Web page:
For Free?

“We’re all in this together: An expression of solidarity.” The breakout hit from the 2006 Disney Film High School Musical. The song was part of a musical score for a clip released in April of this year. The clip featured a news report about multiple boys attending South Fort Myers High School in Florida taking turns having sex with a 15 year-old girl. No longer was this an expression of encouragement, but the soundtrack to a nightmare.

Later confirmed to have been the victim of human trafficking since the age of 13, the subject of the recording was also the target of online scrutiny following the release of the clip. “25 boys” became a trending topic, being the reference point of the video. While twenty-five boys were not exactly proven to have taken part in the recorded sexual act, many of them served as spectators of incident. As a majority of my Twitter timeline found humor in the girl’s plight, one tweet caught my eye, and struck a nerve.

“How do you feel about child pornography being edited with music and being distributed on social media?”

While thousands served as an audience of the viral distribution of this child’s misery, at that moment, I wanted to be one less person that was part of the crowd. I no longer wanted to be 20-years-old, attending the solace of my local university; I longed to be five years younger, attending South Fort Myers High School alongside the 15-year-old, having the ability to pull her aside between class periods and ask, “what have you been through?”

“How do you feel about child pornography being edited with music and being distributed on social media?”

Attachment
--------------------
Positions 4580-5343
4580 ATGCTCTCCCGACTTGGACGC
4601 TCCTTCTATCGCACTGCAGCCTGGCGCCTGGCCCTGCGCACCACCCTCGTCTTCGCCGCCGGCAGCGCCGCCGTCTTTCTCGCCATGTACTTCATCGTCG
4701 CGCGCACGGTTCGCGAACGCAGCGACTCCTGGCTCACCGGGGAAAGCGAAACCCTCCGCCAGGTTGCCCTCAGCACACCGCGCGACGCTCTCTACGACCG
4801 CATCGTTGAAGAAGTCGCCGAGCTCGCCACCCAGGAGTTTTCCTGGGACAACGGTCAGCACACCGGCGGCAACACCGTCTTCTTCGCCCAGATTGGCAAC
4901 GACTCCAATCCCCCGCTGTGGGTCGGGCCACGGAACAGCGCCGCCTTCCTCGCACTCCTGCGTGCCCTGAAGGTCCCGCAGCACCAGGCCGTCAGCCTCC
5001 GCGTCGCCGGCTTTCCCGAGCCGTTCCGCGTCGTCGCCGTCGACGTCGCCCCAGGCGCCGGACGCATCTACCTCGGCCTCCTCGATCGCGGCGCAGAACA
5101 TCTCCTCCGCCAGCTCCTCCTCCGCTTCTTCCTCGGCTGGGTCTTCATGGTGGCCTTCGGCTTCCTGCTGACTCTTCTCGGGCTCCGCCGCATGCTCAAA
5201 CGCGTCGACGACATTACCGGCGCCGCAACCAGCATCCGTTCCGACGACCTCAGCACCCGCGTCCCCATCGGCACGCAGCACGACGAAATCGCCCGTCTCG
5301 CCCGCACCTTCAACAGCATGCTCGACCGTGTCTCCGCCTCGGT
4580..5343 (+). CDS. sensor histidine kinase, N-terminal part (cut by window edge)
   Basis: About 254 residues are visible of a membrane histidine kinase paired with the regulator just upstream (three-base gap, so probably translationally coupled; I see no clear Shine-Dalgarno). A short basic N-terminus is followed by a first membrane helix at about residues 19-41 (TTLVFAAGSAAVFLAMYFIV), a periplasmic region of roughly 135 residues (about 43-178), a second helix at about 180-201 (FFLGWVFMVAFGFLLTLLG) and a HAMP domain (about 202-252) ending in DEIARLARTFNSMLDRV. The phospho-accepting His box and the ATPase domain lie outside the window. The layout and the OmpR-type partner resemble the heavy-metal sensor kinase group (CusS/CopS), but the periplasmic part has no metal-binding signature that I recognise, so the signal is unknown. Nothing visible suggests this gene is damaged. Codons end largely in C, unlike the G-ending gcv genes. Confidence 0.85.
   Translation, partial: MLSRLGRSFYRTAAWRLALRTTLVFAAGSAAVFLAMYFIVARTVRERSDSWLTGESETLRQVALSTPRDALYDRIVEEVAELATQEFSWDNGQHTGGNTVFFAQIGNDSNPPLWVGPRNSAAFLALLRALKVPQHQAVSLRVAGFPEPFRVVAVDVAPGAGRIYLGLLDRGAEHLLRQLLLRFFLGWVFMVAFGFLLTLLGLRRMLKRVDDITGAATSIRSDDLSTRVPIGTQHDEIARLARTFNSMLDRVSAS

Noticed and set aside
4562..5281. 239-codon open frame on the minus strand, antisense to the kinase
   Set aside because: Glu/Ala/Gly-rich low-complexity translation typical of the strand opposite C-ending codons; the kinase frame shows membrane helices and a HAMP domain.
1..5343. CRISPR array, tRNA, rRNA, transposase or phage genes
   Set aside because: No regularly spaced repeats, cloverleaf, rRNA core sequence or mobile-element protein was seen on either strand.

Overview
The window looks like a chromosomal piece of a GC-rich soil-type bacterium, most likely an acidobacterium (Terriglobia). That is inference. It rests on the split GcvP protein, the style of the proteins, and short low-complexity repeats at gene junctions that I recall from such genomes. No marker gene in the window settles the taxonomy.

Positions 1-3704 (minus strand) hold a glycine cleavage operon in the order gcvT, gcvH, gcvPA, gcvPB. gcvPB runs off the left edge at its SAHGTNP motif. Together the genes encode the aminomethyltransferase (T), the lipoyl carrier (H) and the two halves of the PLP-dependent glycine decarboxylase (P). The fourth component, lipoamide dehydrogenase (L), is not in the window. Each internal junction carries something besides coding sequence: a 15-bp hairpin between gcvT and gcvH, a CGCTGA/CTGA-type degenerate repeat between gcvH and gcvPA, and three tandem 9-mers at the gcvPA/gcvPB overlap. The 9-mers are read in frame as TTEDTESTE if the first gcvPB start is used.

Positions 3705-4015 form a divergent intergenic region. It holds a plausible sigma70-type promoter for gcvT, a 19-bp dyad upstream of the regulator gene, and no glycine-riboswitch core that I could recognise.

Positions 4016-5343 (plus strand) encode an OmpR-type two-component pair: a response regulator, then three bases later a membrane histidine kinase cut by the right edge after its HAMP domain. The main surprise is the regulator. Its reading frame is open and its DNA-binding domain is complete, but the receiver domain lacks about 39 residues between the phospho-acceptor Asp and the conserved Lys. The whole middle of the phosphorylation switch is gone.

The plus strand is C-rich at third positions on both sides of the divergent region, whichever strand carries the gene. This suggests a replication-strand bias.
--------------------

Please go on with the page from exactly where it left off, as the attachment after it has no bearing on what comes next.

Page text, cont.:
I thought about what I had been through around her age. Mistaking attention for adoration in all the wrong places. Waiting with bated breath to be claimed by young men whom I had truly liked, when I had been reduced solely to their physical needs. I wanted to talk to the girl, reminding her that she amounted to so much more than merely being an object of humiliation. Despite her past, she had another chance.

“I’d like to think that they don’t think highly of themselves,” my male friend told me while we spoke about the Florida incident. This friend has also known of other young men who have taken part in similar acts, having their way with one willing young lady. These sexual acts are reckless in nature, but heard about through the grapevine, further reducing the reputation of the voluntary female. At what point do these young men learn from their actions? While they may not understand right away, the lesson may meet them later; sometimes in stares them down in the form of a newborn daughter.

I, too, have attended high school on a large campus in the central part of town, with students going to secluded areas during class periods for quickies. Our campus had five separate structures, with a common meeting location among students being the basement of the library building. The building contained a vacant basement with two private one-person bathrooms that had room for three more, the perfect spot. During my freshman year of high school, one of my fellow freshmen was known throughout the class for meeting with boys in the same location. Following rumors about her encounters, she did not return the following year.

How much does it cost to embed self-worth within our girls?

While the clip featuring the 15-year-old girl has been widely removed from many social sites, the trauma of the girl’s experience still lingers in my mind. Though her mother decided not to press charges against the school or the boys featured in the video, I couldn’t help but consider her to be a perpetrator as well. How long how she had known about her daughter’s experiences? Within the two years since being lured into the life of sexual labor, her daughter surely did not receive the adequate care and maternal guidance that she so desperately needed.

Continuing to witness social media commentary of the video, I thought of how many other girls were undergoing the same treatment, with their pain being overlooked, instead being mocked. No longer are they considered respectable young women, but the objects of sexual desire. They need to know of their value, for it far surpasses what they have gone through.

The question remains.

How much does it cost to embed self-worth within our girls?

By Jaelani Turner-Wlliams

Jaelani attends majors in Communications at The Ohio State University in Columbus, Ohio. When she is not writing, you can find her crate-digging in your local record store.